In the next few weeks tuition for Graduate students at the University of Guelph is probably going to go up again. As a student, this obviously bothers me. What is that, 14% in three years? 120% in the last 12 years?
Since many of us know the tuition increase is imminent, and aren’t really willing to protest against it publicly out of fear of reprisal, skepticism, or ignorance, we say:
Hey at least we’re not in the U.S. … tuition is like $<xx>,000 per semester!
There is a prevailing belief in Canada that American tuition fees are completely out of reach for the average lower-middle-class student; thus in Canada we have it a little better, and shouldn’t complain about 4% tuition increases.
This is a popular theory amongst students in times when the Administration corrects budget shortfalls with student money rather than public money, and raises tuition. In hopes of affirming the “at least we’re not as screwed as the Americans”-theory of public education management, I decided to do some research.
The results were surprising: tuition at Guelph is definitely not less expensive than at similar U.S. schools.
First, I visited the U.S. Department of Education College Navigator and found some schools that compared to the University of Guelph in terms of demographics, funding model, and whatever else I could search on.
I used the following criteria: schools that offer advanced degrees (Ph.D, M.Sc, etc.), publicly funded, 10k – 20k Undergraduate students, on-campus housing, a city setting, offer distance learning, and have men’s Football at the varsity level. Once I got that list back (50+ schools), I narrowed it to 13 candidates by demographics: about 17000 undergrads, about 2000 graduate students.
Then I visited StateUniversity.com, a service that collects a tremendous amount of information about post-secondary schools in the U.S., including graduate tuition. I grabbed 2006-2007 tuition data (average, as reported for two semesters) for both resident (In-State) and non-resident (Out-of-State/International) students for each of the schools:
- Ball State University
- Boise State University
- Georgia Institute of Technology
- Missouri State University
- Oregon State University
- SUNY at Albany
- The University of Texas at El Paso
- University of Arkansas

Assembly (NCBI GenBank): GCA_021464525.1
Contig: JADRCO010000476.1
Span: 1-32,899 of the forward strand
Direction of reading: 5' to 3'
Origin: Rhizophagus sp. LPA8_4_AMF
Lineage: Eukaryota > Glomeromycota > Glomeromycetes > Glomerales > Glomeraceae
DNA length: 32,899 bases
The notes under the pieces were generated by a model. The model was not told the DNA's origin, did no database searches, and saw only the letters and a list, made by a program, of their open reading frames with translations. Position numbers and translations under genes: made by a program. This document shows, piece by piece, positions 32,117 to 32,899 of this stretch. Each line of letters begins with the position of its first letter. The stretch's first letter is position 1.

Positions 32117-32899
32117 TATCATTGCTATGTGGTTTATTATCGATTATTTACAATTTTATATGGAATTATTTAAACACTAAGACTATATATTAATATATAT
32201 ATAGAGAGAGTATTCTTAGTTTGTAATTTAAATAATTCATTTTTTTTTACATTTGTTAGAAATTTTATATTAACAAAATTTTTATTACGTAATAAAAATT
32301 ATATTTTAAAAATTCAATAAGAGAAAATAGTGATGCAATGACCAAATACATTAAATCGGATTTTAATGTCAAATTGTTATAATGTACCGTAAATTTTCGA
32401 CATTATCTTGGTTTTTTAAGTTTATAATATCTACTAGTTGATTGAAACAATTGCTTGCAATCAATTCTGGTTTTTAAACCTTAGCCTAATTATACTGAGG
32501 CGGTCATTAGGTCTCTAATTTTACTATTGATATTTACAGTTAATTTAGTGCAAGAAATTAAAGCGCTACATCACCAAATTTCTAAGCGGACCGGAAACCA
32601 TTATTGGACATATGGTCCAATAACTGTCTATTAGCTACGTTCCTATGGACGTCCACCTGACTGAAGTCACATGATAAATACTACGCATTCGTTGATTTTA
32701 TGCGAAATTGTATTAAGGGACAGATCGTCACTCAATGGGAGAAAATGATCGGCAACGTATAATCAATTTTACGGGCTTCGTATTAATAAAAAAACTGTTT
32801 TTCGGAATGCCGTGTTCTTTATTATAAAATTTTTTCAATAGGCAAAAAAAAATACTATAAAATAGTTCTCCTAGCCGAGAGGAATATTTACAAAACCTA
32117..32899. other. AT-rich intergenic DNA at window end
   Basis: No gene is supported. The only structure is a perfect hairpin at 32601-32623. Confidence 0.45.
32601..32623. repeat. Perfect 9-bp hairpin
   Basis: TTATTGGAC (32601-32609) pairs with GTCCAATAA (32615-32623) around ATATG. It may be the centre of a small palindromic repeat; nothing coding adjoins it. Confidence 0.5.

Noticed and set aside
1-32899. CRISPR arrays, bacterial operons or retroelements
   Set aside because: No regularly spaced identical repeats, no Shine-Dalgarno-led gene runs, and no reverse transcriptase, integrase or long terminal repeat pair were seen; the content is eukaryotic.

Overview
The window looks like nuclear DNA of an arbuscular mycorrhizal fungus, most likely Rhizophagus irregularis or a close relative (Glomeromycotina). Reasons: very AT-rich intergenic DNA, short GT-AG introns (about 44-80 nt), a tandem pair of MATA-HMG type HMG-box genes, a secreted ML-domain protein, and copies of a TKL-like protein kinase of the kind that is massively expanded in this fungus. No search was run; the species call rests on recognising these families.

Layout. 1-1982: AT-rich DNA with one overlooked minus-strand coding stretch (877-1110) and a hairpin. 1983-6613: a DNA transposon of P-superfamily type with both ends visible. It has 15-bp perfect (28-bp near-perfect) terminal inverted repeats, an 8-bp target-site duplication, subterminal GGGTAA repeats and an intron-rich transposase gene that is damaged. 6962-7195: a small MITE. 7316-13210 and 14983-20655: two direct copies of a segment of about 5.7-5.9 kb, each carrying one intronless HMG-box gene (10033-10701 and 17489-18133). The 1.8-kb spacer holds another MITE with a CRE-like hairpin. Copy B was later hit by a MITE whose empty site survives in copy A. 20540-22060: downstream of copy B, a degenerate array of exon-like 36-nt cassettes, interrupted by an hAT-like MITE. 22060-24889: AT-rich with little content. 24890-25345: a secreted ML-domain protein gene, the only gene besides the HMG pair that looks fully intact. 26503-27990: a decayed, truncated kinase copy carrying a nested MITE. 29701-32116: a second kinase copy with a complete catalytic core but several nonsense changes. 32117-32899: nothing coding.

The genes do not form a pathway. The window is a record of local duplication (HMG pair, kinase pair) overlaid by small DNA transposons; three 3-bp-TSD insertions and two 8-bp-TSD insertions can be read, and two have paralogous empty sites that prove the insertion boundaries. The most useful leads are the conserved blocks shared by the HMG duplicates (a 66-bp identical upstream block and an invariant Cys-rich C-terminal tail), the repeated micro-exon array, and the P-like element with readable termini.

- University of Louisiana at Lafayette
- University of Nevada-Reno
- University of Oregon
- University of Toledo
- Western Kentucky University
Then I graphed the resulting data, sorted from lowest to highest.
To get Guelph’s numbers: I took the SFS reported tuition in 2006/2007 (varying by semester), took the average for all programs with the most common program (“Other”) weighted four times heavier. Then multiplied by two, for two semesters. Same was done for the International (Non-resident) tuition. The compulsory UHIP fee was added to the Non-resident tuition. The final amount was adjusted for the exchange rate, at 0.95 USD.
The reported tuition for the American schools involved in this study are averages based on posted tuition fees for all programs. The U.S. tuition fees for graduate programs vary in cost based on number of hours per week, from 3 to 25+. Also, health care coverage is sometimes included, sometimes not, often subsidised. Since I had no control over that data, I decided to just use the value which was reported on StateUniversity.com.
The two figures (click on either to get a larger, more readable version) show the graduate tuition fees of each of the schools, including the University of Guelph. Figure 1 shows resident tuition, Figure 2 shows non-resident tuition (International, Out of State, etc.).
Figure 1 – Graduate Tuition – Resident Students
Figure 2 – Graduate Tuition – Non-resident Students
Raw data is available upon request.
In both cases, resident and non-resident, tuition at the University of Guelph is decidedly in the middle-of-the-road, and far from the blow-out I was expecting. Tuition at Guelph may be significantly less expensive than at the University of Toledo, but it is significantly higher than at the University of Arkansas.
Regardless of Ohio, the hypothesis that tuition at Guelph is less expensive than at equivalent schools in the U.S. of A. has been proven false.
So who cares? Check out Figures 3 and 4 and let me know if students are bearing a proportionate brunt of the increases in the cost of education. There are many other sources for revenue that can be tapped, though undoubtedly student tuition is the easiest one to access.
Some U.S. states have progressive policies about funding public education that do not involve increased tuition. Georgia has the Hope Scholarship program. All Georgia residents are eligible: as long as a student gets out of high school with a 3.0 GPA, and maintains that GPA in University, tuition is free.
Figure 3 – CFS Tuition increase data.
Figure 4 – U of G revenue breakdown.
Join the Student Budget Advisory Group (SBAG) for Tuition Action Day:
Thursday, March 20, 2008
11:00am to 1:00pm